Billionaire LinkedIn co-founder and Bilderberg attendee Reid Hoffman, who was caught staging a false flag operation with fake Russian bots to influence the Alabama Senate election in 2017, is allegedly “implicated in the cover-up” involving Jeffrey Epstein and MIT according to a new report.
From Business Insider:
Former MIT Media Lab director Joi Ito is not the only person tied to the organization that’s facing scrutiny because of the lab’s secret ties to Jeffrey Epstein. The Lab’s powerful sponsors — including LinkedIn founder and executive chairman Reid Hoffman — have become implicated in the cover-up.
Hoffman defended Ito to author and fellow MIT Media Lab Disobedience Award jury member Anand Giridharadas in a private email, Giridharadas tweeted on Friday. “Hoffman basically hid behind bureaucracy and the old ‘ongoing investigation’ excuse,” Giridharadas said. “He said it would be complicated to release the correspondence publicly because other names might get dragged in. Someone should tell him about redaction.”take our poll - story continues below
According to Giridharadas, Hoffman wrote in a second email that Giridharadas was making the situation “all about you” by threatening to resign. In the end, Giridharadas resigned.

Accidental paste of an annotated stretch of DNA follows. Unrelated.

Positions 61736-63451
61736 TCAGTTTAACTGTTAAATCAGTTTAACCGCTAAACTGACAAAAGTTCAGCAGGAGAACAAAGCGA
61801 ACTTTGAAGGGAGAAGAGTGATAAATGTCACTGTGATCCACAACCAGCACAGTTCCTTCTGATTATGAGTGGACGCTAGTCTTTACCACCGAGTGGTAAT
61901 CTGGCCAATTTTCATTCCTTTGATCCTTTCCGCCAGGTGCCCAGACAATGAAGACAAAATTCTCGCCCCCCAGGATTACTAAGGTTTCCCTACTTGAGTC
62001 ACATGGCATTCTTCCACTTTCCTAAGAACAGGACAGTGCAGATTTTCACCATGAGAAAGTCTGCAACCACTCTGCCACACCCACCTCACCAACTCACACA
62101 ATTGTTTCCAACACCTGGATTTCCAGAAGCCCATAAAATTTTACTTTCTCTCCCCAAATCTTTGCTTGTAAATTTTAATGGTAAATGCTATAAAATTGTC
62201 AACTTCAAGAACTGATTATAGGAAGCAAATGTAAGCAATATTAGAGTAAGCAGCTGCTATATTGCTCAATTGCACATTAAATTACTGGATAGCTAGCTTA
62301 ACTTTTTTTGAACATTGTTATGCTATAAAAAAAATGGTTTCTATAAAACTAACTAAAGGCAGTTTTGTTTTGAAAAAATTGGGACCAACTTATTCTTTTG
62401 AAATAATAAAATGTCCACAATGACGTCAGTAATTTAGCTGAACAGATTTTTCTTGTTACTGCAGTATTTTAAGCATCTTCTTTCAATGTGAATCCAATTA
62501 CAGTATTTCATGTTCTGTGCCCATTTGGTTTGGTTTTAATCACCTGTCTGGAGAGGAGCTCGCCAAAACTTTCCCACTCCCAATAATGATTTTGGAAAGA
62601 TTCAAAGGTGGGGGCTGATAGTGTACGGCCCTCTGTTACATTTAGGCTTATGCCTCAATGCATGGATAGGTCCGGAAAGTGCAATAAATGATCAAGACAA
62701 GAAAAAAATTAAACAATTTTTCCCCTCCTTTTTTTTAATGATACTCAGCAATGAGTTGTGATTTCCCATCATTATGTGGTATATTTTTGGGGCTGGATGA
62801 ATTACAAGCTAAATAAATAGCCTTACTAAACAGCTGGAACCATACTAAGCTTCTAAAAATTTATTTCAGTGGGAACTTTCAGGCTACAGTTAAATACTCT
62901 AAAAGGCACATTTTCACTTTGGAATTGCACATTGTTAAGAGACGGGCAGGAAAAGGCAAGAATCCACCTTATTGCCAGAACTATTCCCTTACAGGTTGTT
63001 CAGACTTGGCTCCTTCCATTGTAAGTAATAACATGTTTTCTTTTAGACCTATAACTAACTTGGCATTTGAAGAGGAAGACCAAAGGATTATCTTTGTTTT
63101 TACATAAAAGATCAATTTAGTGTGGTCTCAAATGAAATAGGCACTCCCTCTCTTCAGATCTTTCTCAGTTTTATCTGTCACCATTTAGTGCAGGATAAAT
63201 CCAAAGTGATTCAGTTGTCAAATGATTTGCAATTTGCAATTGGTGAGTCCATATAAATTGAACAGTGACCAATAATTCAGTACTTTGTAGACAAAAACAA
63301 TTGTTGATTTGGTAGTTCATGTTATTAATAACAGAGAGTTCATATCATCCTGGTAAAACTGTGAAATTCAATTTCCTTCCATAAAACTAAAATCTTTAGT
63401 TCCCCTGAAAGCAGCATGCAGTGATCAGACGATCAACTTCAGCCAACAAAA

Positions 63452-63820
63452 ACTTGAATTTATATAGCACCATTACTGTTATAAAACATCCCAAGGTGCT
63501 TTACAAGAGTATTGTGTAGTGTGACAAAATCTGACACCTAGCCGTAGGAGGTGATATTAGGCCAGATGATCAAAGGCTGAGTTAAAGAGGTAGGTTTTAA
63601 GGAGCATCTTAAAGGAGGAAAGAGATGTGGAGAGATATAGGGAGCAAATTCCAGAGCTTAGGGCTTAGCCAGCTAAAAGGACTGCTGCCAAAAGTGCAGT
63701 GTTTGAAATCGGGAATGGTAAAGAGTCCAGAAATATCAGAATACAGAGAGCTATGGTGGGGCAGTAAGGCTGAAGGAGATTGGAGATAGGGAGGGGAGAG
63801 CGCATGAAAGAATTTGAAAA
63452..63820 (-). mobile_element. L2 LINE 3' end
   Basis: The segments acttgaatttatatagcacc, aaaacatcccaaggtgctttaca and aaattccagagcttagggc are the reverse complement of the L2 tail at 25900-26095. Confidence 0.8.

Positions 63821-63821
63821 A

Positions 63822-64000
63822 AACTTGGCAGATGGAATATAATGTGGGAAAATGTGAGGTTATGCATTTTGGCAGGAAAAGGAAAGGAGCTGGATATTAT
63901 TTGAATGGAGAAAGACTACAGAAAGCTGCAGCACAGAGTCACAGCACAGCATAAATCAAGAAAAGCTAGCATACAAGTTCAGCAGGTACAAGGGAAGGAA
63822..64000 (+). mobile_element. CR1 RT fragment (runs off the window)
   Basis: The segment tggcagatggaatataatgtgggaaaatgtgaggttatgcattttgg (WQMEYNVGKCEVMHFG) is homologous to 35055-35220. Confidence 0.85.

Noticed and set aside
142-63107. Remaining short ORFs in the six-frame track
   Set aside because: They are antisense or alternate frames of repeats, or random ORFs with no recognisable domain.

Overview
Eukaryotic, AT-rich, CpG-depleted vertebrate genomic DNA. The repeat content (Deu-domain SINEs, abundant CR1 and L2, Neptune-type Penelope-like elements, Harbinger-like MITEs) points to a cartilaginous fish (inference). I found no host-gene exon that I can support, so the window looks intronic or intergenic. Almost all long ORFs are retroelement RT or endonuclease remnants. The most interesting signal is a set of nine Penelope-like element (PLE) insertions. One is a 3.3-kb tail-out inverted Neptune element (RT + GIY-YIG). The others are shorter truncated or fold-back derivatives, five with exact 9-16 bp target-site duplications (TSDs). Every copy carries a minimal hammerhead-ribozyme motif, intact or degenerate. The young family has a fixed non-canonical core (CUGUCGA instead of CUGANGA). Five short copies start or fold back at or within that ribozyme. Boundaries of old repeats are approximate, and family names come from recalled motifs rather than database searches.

Hoffman not only sits on the Disobedience Award’s jury, but funds it personally according to the Media Lab’s website. In 2017, MIT awarded Epstein and other donors “orbs” to thank them for their support, according to The Boston Globe. The orb looks similar to the trophy given to winners of the Disobedience Award.
“These elite networks protect each other above all, common good be damned,” Giridharadas tweeted about the situation Friday. “MIT will investigate itself and absolve itself, is my guess.” MIT President L. Rafael Reif announced in a letter to the MIT community that the university’s legal counsel will initiate an independent investigation following Ito’s resignation Saturday.
Ito and Hoffman have a well-documented relationship outside of their work at MIT. The pair spoke on a panel together at the WIRED25 Festival in October 2018 in San Francisco, photos of the event on Getty Images show. Hoffman also once said that Ito “makes well-networked professionals look like hermits,” according to The New York Times. Before his resignation on Saturday, Ito held posts at MIT, The New York Times Company, and the MacArthur Foundation.
The way sophisticated blackmail operations work is that they compromise a powerful person then use the leverage they have over them to get them to compromise others in their circles.
That certainly appears to be the operation Jeffrey Epstein and Ghislaine Maxwell were running, with Prince Andrew being one of their most high-profile marks.
I’m not saying that’s what happened here but it certainly fits the modus operandi.
This is not the first time Hoffman has been connected to Epstein. A “few years ago,” Epstein attended a dinner Hoffman hosted to honor an MIT neuroscientist, Vanity Fair reported in July. Mark Zuckerberg and Elon Musk were also in attendance. Both denied having had ongoing relationships with Epstein to Vanity Fair through spokespeople.